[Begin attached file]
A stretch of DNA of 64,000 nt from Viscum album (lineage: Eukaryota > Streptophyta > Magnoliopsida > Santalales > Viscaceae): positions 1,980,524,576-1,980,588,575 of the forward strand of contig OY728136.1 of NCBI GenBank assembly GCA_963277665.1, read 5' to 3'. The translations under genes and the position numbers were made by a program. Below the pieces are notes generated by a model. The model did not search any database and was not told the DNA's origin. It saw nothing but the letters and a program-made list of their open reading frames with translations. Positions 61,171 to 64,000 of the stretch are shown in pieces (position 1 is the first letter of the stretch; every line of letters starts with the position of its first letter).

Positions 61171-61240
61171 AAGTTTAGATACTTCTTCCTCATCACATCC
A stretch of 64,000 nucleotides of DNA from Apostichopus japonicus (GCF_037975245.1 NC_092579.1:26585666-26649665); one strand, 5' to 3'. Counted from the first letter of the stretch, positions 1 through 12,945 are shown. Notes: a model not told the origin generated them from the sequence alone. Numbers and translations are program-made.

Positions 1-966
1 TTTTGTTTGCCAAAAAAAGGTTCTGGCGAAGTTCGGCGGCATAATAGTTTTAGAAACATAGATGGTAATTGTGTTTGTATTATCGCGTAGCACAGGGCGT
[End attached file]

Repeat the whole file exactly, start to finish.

A stretch of DNA of 64,000 nt from Viscum album (lineage: Eukaryota > Streptophyta > Magnoliopsida > Santalales > Viscaceae): positions 1,980,524,576-1,980,588,575 of the forward strand of contig OY728136.1 of NCBI GenBank assembly GCA_963277665.1, read 5' to 3'. The translations under genes and the position numbers were made by a program. Below the pieces are notes generated by a model. The model did not search any database and was not told the DNA's origin. It saw nothing but the letters and a program-made list of their open reading frames with translations. Positions 61,171 to 64,000 of the stretch are shown in pieces (position 1 is the first letter of the stretch; every line of letters starts with the position of its first letter).

Positions 61171-61240
61171 AAGTTTAGATACTTCTTCCTCATCACATCC
A stretch of 64,000 nucleotides of DNA from Apostichopus japonicus (GCF_037975245.1 NC_092579.1:26585666-26649665); one strand, 5' to 3'. Counted from the first letter of the stretch, positions 1 through 12,945 are shown. Notes: a model not told the origin generated them from the sequence alone. Numbers and translations are program-made.

Positions 1-966
1 TTTTGTTTGCCAAAAAAAGGTTCTGGCGAAGTTCGGCGGCATAATAGTTTTAGAAACATAGATGGTAATTGTGTTTGTATTATCGCGTAGCACAGGGCGT